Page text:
Failure to comply with any part of the above regulations is subject to penalty. Goods not bearing adequate marks of origin are subject to a marking duty of five per cent.
Packing should be secure and guard against tropical dampness and heat. Contents should not be indicated on outer containers. The use of rice, straw and chaff is prohibited. Excluding shipments of over 500 barrels or cases, all packages and cases in each shipment must be numbered consecutively.
Animals and animal products of cattle, sheep, swine and goats require a certificate of ante- and post-mortem inspection. Imports of livestock, meat and meat products, plants and plant products must be accompanied by health certificates issued by the approved authority in the country of origin.
A Sanitary and Phytosanitary certificate, issued by the approved authority in the country of origin, accompanying imports of plants and plant products, must be forwarded to the plant quarantine authorities at the port of entry.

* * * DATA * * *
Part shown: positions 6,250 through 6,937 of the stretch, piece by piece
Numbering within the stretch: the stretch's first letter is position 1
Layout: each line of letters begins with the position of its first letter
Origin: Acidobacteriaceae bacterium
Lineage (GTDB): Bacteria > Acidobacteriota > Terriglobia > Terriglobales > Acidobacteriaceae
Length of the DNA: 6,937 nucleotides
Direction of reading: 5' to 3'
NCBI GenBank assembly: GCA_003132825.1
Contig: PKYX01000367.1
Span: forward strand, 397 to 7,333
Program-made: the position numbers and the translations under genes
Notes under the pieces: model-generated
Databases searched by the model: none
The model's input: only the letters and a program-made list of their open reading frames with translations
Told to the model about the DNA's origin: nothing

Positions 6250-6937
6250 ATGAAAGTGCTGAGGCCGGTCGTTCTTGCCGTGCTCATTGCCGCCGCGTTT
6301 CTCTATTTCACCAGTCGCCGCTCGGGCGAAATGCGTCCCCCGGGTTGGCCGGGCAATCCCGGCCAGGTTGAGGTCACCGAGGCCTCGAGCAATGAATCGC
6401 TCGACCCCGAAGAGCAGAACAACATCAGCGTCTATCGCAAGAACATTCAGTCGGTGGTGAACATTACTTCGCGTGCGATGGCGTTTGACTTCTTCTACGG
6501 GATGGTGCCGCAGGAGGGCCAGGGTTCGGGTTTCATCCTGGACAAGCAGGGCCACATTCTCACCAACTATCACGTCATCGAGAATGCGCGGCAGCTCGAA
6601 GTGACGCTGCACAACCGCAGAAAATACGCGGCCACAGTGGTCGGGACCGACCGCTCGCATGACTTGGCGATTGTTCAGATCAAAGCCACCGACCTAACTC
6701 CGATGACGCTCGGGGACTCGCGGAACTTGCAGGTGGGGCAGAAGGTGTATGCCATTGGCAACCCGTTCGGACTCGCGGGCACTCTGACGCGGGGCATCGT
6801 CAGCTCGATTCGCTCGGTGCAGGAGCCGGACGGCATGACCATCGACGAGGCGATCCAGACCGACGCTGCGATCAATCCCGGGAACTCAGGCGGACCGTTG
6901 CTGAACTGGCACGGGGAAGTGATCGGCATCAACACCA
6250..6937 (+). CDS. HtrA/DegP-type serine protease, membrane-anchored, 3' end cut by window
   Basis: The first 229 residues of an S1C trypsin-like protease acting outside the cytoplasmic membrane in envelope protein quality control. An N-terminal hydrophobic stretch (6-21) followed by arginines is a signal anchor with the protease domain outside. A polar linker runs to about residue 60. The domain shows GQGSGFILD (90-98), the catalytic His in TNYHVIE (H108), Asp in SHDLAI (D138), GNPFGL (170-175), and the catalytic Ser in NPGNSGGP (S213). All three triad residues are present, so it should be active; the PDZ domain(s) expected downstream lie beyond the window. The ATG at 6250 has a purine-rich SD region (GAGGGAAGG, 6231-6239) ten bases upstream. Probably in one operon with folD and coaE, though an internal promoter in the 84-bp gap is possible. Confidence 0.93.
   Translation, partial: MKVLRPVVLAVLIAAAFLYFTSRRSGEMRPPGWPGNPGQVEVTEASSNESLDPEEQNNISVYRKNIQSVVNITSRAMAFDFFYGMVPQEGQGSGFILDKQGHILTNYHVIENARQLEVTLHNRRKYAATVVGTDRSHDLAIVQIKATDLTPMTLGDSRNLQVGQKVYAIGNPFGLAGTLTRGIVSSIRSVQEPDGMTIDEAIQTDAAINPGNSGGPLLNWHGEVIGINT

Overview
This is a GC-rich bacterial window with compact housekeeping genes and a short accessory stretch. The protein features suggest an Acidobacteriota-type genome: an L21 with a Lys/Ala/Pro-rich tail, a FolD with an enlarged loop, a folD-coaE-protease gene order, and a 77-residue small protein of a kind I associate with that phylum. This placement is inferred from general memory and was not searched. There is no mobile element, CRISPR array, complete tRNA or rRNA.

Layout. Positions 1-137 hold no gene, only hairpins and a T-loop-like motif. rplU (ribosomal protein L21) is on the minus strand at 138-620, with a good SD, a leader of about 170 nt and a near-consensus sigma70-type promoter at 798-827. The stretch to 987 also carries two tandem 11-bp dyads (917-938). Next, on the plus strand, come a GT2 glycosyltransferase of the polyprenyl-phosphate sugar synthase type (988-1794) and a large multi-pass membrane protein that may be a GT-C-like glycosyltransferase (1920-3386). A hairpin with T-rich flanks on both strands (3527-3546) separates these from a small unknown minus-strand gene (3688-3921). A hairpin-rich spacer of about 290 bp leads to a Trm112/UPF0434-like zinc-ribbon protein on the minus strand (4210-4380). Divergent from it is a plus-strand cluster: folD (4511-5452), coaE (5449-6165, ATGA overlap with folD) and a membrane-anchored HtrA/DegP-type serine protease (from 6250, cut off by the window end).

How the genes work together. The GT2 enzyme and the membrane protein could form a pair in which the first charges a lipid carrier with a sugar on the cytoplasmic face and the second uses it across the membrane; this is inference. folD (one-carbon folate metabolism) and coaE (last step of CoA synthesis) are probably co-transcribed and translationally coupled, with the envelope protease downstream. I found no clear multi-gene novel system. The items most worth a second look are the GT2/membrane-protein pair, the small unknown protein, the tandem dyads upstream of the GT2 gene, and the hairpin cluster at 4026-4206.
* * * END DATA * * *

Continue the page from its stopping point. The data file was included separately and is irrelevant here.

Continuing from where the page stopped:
Food, drugs, pharmaceuticals and cosmetics require certification that the items comply with Philippine specifications. This is in the form of a declaration by the shipper and must be filed with the Philippines Consulate.
Insecticides, Paris greens, lead arsenates and fungicides require a declaration by the manufacturer or shipper that the goods are not falsely labelled and are not dangerous to health.
Chemicals and chemical products must be accompanied by a certificate indicating the specific chemical name. Trade names should also be included.